At a time when our government is claiming that climate change is our generation's "nuclear-free moment", and has recently said that there will be no new coal mines on conservation land, we cannot allow this mine to go ahead.’ Minister for Conservation and Associate Minister for the EnvironmentEugenie Sage, together with Minister for Energy and Resources, Megan Woods, together have the power to stop Te Kuha mine.

The weight of public pressure is needed to prevent this mine’s development.
Here is the link to the petition to the two ministers. https://actionnetwork.org/petitions/stop-te-kuha-coal-mine

What’s new on our website
Image of truck overloaded with people
Some excellent and informative blogs have recently been added to the website. Jeanette Fitzsimons and others hope to examine sequentially the one hundred top solutions to climate breakdown listed in the book Drawdown, edited by Paul Hawken, analyzing their application to New Zealand. The first of the series is on transport. ‘A very high priority here is transport. It accounts for 40% of our non-farming emissions, and we use it very inefficiently. Drawdown ranks transport solutions relatively lowly because unlike NZ, most countries have vehicle efficiency standards, and lower car use per person.’
Image of people on bikes
Streets of the Future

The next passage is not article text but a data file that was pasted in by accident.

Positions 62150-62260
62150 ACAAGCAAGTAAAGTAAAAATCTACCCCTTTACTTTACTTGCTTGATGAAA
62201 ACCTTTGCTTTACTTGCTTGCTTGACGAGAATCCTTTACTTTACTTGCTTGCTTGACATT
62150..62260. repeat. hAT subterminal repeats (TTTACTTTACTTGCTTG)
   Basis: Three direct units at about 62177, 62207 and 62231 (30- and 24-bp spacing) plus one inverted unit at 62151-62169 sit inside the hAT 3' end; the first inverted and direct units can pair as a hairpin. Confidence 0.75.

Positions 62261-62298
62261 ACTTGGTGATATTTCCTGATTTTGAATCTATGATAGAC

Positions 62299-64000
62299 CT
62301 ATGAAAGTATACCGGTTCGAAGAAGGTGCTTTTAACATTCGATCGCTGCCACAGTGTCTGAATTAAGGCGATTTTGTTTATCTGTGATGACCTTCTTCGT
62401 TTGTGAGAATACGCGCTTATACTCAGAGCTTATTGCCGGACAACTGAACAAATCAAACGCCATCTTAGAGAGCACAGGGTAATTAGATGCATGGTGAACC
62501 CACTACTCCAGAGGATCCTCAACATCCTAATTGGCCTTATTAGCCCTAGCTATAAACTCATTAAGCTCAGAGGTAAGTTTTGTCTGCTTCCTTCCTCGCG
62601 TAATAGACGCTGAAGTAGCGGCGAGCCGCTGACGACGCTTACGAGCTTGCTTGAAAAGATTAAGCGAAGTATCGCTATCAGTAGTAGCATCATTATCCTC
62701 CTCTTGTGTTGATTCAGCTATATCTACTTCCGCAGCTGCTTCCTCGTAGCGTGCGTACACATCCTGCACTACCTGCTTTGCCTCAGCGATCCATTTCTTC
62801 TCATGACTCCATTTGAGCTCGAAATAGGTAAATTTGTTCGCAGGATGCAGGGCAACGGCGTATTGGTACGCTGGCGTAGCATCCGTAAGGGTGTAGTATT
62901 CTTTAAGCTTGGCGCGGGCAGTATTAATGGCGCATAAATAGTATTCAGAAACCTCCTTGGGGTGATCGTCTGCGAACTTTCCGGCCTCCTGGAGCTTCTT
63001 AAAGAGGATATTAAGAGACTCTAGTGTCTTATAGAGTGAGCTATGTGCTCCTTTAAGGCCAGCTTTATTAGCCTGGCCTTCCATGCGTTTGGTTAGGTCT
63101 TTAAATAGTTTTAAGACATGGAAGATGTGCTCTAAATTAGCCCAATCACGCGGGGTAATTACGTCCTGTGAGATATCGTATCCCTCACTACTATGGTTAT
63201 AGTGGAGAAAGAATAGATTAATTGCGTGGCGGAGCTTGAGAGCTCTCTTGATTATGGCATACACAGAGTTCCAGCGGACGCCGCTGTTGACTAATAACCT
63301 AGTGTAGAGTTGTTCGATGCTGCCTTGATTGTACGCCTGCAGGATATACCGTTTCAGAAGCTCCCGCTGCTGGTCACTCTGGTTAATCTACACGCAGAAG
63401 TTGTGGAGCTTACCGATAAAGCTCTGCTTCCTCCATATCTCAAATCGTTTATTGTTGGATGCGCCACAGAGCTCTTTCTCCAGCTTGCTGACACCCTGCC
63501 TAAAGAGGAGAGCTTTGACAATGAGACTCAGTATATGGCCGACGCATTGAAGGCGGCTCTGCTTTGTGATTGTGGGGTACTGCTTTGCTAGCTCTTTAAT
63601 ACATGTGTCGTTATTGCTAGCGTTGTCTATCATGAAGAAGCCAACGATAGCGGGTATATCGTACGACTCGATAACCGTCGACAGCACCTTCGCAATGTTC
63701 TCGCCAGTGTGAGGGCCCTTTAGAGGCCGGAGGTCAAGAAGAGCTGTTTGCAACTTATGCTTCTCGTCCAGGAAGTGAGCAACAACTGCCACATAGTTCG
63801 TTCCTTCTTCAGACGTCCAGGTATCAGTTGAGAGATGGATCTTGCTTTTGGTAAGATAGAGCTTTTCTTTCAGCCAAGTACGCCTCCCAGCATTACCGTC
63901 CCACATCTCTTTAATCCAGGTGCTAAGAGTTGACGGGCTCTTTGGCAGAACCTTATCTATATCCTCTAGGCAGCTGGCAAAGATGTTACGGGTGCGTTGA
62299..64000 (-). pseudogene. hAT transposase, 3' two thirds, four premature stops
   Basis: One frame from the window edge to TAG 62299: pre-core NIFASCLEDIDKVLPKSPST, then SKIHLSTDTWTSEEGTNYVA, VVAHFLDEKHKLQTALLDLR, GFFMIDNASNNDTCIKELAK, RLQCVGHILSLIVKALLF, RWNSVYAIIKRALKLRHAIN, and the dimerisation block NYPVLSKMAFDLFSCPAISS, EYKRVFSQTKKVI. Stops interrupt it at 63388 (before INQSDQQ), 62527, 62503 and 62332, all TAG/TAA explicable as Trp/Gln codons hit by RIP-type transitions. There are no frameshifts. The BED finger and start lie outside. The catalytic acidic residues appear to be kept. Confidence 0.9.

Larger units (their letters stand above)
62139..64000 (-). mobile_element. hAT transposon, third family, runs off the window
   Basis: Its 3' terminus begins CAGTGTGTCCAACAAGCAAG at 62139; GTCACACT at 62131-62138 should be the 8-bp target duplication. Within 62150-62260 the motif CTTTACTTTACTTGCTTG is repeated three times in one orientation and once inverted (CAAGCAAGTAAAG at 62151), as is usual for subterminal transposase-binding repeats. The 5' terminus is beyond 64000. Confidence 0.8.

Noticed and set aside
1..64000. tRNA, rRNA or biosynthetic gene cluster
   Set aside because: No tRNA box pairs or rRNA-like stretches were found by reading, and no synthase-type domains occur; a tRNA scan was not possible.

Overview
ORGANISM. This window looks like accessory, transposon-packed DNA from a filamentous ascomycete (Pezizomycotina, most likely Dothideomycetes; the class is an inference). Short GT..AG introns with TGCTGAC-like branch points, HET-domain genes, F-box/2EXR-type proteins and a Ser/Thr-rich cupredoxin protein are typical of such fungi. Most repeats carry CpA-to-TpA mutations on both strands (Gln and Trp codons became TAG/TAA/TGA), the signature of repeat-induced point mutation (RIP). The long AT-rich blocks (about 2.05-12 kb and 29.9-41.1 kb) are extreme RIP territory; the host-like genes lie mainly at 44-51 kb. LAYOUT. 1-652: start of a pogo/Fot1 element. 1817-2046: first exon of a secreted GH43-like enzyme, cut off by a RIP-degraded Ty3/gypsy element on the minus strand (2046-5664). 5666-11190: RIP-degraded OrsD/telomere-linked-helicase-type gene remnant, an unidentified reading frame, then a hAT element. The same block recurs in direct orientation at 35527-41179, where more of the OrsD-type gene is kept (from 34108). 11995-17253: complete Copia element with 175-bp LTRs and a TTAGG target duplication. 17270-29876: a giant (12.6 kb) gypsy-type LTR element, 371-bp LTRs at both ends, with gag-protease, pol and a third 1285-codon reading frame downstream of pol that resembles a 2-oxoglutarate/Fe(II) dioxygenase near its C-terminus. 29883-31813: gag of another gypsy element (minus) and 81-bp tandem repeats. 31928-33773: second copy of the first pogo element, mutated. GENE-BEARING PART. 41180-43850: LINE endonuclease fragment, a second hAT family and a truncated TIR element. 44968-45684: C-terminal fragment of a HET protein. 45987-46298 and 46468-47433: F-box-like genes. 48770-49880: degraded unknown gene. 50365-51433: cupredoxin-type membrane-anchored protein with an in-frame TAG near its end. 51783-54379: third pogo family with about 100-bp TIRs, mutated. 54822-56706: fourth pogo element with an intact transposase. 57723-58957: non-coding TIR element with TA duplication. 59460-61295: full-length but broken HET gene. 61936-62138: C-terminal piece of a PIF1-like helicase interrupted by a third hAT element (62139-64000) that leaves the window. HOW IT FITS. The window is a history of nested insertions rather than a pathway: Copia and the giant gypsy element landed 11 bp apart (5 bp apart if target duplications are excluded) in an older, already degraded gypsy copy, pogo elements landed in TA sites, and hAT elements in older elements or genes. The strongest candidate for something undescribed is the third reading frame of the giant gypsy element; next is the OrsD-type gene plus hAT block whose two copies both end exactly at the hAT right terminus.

Pat Baskett follows in this sequence with ‘Streets of the Future’, looking at promising applications in Auckland.
Who’s doing good?
There’s a good deal of activity around the country based on the Declaration – talks and training sessions in Rotorua and Christchurch, market stall in Motueka, work on coal use and car transport in schools in Dunedin. This newsletter is already too long to provide more details.
Who’s stopping bad stuff?
The work to prevent the Te Kuha mine is a major issue and is occupying several Declaration supporters. Both Christchurch and Dunedin supporters have found that the film The Bentley Effect, about activism to stop fracking in Australia, has had an inspiring impact. They recommend using this film.
That’s all for this newsletter, dear friends, but certainly not all that’s going on among supporters of the Declaration.

Best wishes
The Team
Our Climate Declaration